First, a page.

Most of Henry Stram's career has been spent Off-Broadway, where he accumulated a body of work (The Grey Zone, Christina Alberta's Father, A Bright Room Called Day, et al.) that earned him a 1996 Obie for Sustained Excellence of Performance. He was past 40 (just) when he finally booked passage to Broadway -- via Titanic. It proved to be a baptism-by-iceberg, but Stram and ship are still blissfully afloat.
His is a two-tiered Broadway debut. He signed on as a first-class passenger (millionaire George Widener) and has now slipped to a first class steward (Henry Etches), replacing Allan Corduner. His research worked for both roles: "I read a lot of Edith Wharton, things that gave a flavor of the Edwardian society--and, of course, testimonies of the survivors."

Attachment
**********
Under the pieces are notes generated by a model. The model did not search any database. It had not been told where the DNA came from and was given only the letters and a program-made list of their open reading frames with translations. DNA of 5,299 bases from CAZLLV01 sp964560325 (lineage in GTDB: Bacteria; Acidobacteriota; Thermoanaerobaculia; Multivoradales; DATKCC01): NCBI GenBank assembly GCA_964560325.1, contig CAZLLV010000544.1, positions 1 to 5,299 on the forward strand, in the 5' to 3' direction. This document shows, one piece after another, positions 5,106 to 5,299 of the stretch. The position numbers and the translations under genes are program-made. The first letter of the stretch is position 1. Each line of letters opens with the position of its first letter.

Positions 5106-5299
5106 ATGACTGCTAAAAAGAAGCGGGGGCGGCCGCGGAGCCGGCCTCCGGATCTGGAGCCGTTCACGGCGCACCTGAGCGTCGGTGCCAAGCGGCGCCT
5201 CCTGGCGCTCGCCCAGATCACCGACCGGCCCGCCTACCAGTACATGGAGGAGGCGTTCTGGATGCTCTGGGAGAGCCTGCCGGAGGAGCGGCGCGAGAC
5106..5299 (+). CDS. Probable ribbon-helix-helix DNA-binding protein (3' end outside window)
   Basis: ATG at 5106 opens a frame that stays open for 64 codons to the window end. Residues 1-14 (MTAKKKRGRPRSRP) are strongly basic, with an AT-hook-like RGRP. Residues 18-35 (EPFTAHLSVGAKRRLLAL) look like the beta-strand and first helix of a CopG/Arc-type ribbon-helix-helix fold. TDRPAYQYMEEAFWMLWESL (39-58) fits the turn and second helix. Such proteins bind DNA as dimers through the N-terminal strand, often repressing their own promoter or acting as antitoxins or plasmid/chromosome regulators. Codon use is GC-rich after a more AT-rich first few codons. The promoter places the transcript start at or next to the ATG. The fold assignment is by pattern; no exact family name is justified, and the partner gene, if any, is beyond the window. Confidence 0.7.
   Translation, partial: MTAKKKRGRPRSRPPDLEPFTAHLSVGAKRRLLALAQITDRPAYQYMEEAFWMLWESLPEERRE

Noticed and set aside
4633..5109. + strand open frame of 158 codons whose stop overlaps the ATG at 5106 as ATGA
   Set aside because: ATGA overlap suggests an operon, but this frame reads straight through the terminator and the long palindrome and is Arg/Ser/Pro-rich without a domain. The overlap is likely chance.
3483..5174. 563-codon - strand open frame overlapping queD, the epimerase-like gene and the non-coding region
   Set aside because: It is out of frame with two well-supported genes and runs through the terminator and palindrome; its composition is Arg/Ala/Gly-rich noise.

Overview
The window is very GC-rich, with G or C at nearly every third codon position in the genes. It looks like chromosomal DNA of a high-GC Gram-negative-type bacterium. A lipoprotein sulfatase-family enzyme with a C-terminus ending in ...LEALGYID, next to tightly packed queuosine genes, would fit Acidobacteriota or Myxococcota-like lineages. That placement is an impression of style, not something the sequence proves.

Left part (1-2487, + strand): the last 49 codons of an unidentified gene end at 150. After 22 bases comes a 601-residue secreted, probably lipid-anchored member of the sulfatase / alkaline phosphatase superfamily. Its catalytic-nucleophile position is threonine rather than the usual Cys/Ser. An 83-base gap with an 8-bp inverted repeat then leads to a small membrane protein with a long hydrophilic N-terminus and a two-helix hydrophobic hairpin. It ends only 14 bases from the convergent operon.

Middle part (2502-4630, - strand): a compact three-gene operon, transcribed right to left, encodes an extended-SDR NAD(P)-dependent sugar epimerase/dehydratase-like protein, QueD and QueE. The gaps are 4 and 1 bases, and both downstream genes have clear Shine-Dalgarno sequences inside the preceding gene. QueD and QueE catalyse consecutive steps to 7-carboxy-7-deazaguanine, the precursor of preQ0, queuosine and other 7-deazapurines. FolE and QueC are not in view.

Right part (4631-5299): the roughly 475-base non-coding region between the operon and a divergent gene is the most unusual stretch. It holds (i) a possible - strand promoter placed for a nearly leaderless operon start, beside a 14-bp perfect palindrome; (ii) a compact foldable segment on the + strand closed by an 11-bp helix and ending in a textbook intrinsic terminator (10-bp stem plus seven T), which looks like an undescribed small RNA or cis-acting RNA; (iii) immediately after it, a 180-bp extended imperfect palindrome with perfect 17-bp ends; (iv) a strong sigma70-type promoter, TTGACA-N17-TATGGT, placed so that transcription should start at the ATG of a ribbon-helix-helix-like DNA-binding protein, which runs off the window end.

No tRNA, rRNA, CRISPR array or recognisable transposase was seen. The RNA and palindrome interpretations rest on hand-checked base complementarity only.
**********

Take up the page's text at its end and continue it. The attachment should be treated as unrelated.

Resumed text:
Etches is the longer, stronger role, and Stram loves it, putting up a brave front for the doomed passengers he serves. "There are wonderful acting moments in the part. It's a lonely role--most people in the show are couples--and there's a nobility about him."
The Widener role left him room for triple casting. During the launch number, he dizzily did three costume changes and ran--ran!--a social gamut from stoker to Widener to lucky Frank Carlson, who missed the boat ("If that isn't the story of my entire god-damn life!").
Recently Stram took time off to do his tenth and largest film role-- in "The Cradle Will Rock." "It was wonderful to be with Vicki Clark again." (She's the second-class climber he tries to eject from Titanic's first class ragtime number.) But, now he's back on board the Tony-winning vehicle and proud to be there. Full Stram ahead... -- by Harry Haun